Jet Black dead at 84 – The Stranglers’ drummer, who played hits like Peaches, dies peacefully at home, according to the band

THE drummer of The Stranglers Jet Black has died aged 84 after “years of illness”.

The musician, whose real name was Brian John Duffy, was a founding member of the band and has played on their hits, including Peaches.

Jet Black, far right, was a founding member of The Stranglers


Jet Black, far right, was a founding member of The StranglersCredit: PA
The drummer had suffered from health problems in recent years


The drummer had suffered from health problems in recent yearsCredit: John Angerson
Jet Black's playing style shaped the band's unique sound


Jet Black’s playing style shaped the band’s unique soundPhoto credit: Getty – Contributor

He had been living close to friends and family at his country home in North Wales as his health problems became increasingly debilitating.

The band said in a statement: “It is with a heavy heart that we announce the passing of our dear friend, colleague and band misery Statesman Jet Black.

“Jet died peacefully at home surrounded by his family. Farewell, fly straight.”

The Stranglers formed in Guildford in 1974 and the drummer’s playing style gave them their unique sound – they have had 23 Top 40 singles and 19 Top 40 albums according to the official UK charts.

The Stranglers’ most popular tracks include Peaches, No More Heroes and Golden Brown – which earned the band an Ivor Novello Award – while their third album, 1978 Black And White, is still considered their first post-punk album.

The band’s bassist Jean-Jacques Burnel said: “The welcoming committee has doubled.

“After years of illness, Jet has finally been released. He was a force of nature. An inspiration.

“It wouldn’t have been the Stranglers if it wasn’t for him. The most learned of all men. A rebel with many causes.”

The Stranglers’ original guitarist and vocalist Hugh Cornwall paid tribute to his friend.

“It is with great sadness that I learned of Jet Black’s passing,” he said.

“We shared a special time in our lives when we aspired to be professional musicians.

“We were immediately drawn to each other, he had a unique sense of purpose that I identified with.

“He has thrown away everything in his life to devote himself to our common goal. The Stranglers’ success was based on his determination and drive.

“His timing was impeccable. All power to him and his legacy.”

Baz Warne, who was guitarist after Cornwall left in 1990, said: “I loved Jet. He took me under his wing over two decades ago, and I’ve never really come out of it. I’m so sad that he’s gone.

“He hasn’t been that good in a while but when I last spoke to him three weeks ago he was laughing and wanting to hear all the news, still interested and involved.

“It was an honor to have known and worked with him and to have called him a friend and I will miss him to the end of my days. Rest in peace big guy.”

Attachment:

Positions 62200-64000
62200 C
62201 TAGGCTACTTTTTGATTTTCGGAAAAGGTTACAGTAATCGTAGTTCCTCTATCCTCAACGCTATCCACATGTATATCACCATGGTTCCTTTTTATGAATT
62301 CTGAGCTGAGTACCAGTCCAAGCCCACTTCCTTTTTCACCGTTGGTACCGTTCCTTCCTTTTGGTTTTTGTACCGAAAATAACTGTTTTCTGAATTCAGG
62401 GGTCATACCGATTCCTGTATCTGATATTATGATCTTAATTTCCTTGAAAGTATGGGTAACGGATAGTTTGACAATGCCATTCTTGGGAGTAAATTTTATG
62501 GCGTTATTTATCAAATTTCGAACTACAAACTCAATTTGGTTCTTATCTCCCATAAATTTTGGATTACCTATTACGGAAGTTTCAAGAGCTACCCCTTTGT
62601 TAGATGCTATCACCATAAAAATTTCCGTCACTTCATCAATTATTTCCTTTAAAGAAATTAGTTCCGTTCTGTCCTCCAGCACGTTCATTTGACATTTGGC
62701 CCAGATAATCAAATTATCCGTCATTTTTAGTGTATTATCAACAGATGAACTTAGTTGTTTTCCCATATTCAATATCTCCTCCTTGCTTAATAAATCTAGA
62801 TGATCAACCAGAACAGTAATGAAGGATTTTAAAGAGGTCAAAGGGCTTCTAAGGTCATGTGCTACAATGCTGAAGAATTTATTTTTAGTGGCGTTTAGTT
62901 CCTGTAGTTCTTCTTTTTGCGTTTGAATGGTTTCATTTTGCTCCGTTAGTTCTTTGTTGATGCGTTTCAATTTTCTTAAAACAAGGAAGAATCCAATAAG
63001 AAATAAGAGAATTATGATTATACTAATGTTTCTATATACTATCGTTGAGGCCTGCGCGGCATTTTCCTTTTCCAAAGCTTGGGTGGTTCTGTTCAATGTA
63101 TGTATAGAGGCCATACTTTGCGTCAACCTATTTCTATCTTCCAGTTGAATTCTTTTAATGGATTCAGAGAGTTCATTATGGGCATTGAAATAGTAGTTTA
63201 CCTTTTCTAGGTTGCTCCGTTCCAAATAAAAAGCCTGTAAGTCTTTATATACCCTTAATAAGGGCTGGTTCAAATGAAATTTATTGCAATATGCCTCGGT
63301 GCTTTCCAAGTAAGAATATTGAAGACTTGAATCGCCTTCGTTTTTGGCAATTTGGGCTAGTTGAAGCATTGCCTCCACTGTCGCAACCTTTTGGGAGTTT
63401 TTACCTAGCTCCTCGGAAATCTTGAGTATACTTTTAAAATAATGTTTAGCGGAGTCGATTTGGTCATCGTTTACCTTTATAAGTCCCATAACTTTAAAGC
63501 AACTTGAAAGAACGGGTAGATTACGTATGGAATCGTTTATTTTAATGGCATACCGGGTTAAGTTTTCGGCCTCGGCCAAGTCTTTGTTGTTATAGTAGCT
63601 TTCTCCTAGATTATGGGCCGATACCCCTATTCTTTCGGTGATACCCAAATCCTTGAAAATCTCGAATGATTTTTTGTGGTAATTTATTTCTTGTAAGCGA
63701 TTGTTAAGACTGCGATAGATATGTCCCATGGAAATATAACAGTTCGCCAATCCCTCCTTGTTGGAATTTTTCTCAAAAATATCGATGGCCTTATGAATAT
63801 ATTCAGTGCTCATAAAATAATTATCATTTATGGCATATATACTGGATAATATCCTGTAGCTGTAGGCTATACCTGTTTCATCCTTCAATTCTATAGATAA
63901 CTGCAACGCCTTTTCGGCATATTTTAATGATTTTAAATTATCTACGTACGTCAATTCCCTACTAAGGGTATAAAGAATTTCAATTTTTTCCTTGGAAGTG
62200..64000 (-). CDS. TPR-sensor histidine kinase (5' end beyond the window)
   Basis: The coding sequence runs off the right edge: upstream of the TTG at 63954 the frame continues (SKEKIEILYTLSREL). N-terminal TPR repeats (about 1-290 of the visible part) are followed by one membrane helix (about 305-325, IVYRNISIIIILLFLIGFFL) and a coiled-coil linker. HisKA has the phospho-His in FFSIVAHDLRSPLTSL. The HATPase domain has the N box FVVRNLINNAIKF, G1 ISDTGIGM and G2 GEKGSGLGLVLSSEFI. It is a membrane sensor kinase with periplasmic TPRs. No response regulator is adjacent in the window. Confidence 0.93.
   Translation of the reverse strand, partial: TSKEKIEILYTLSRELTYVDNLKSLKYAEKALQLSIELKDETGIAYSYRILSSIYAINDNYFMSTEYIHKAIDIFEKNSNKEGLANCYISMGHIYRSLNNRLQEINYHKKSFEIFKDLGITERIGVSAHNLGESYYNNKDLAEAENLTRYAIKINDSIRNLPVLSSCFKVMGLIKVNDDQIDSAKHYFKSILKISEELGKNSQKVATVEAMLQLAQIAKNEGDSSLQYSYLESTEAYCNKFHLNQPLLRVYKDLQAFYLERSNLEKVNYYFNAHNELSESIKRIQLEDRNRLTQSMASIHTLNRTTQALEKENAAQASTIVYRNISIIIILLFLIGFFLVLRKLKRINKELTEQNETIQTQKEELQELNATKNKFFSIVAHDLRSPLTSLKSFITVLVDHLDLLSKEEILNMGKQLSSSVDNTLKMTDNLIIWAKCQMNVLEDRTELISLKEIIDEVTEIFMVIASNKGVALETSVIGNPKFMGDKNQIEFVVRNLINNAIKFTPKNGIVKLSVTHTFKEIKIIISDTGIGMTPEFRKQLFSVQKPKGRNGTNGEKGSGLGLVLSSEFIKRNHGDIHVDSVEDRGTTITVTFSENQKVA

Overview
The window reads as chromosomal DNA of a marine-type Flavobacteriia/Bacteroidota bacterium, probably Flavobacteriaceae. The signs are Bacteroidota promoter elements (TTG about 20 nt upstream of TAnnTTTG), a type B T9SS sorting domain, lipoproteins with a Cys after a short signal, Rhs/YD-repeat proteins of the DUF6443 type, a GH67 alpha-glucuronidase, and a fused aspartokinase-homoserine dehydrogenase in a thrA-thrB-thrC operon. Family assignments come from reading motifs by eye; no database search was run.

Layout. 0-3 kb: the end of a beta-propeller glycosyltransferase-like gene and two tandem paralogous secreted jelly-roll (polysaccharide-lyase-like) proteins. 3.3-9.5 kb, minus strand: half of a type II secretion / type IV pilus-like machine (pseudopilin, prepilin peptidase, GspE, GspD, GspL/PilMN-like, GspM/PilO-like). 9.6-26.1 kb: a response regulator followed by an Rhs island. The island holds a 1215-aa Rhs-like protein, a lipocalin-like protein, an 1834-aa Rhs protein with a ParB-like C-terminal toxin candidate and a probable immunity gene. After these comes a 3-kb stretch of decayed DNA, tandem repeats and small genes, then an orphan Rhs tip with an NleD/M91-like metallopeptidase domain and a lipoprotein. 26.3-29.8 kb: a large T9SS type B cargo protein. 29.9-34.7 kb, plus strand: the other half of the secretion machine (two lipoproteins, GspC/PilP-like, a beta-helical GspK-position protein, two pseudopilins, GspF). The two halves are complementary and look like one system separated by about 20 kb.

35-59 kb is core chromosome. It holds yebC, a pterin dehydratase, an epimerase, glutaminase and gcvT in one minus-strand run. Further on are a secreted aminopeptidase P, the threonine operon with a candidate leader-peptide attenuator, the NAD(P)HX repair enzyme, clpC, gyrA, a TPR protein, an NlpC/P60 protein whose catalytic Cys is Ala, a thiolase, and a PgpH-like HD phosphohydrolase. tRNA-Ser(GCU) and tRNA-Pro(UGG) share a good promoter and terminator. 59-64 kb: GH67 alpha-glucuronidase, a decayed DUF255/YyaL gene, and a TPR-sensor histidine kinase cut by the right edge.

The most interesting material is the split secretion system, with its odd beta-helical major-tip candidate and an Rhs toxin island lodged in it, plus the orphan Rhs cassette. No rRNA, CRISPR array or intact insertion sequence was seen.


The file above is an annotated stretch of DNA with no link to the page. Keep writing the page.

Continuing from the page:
Sil Willcox, the band’s manager, said: “He was the Jet Force that started The Stranglers.

“He was the jet force that fueled the band’s determination to be heard and noticed. Jet Black was the real deal.

“Smart business, a talented drummer and an obsessive perfectionist. These are just a few of the talents of the man I had the privilege of having as my mentor and dear friend.

“I will cherish the times we planned, played pranks, ate, drank and laughed together on so many great nights.”

Besides music, Black is remembered for a range of other talents including writing, business, furniture making and culinary skills.

Before joining the band, Black was a successful businessman who owned a fleet of ice cream vans which he later used to tour the UK.

He also owned an off license whose upstairs apartment served as the band’s “Stranglers HQ” in the early days.

During his varied career, he wrote two books documenting the infamous 1980 arrest of the Stranglers in Nice, France, after they allegedly incited a riot.

He will also be remembered for his skills in crafting bespoke furniture and designing a patented bass drum pedal.

Black retired from performing live with The Stranglers in 2015 after suffering from respiratory illnesses since childhood.

Despite difficulties performing towards the end of his career, his charismatic charm resonated with fans, who endlessly chanted his name as he took his place on drums, a statement said.

His death comes two years after The Stranglers’ keyboardist Dave Greenfield died aged 71 after testing positive for coronavirus.

Greenfield, originally from Brighton, died on the evening of May 3, 2020, having contracted the virus after a prolonged hospitalization for heart problems.

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A longtime member of the influential punk outfit, Greenfield was known for his distinctive sound and playing style, using instruments such as the harpsichord and electric Hammond organ.

Black is survived by his wife, Ava, and their two children, Charlotte and Anthony. Jet Black dead at 84 – The Stranglers’ drummer, who played hits like Peaches, dies peacefully at home, according to the band


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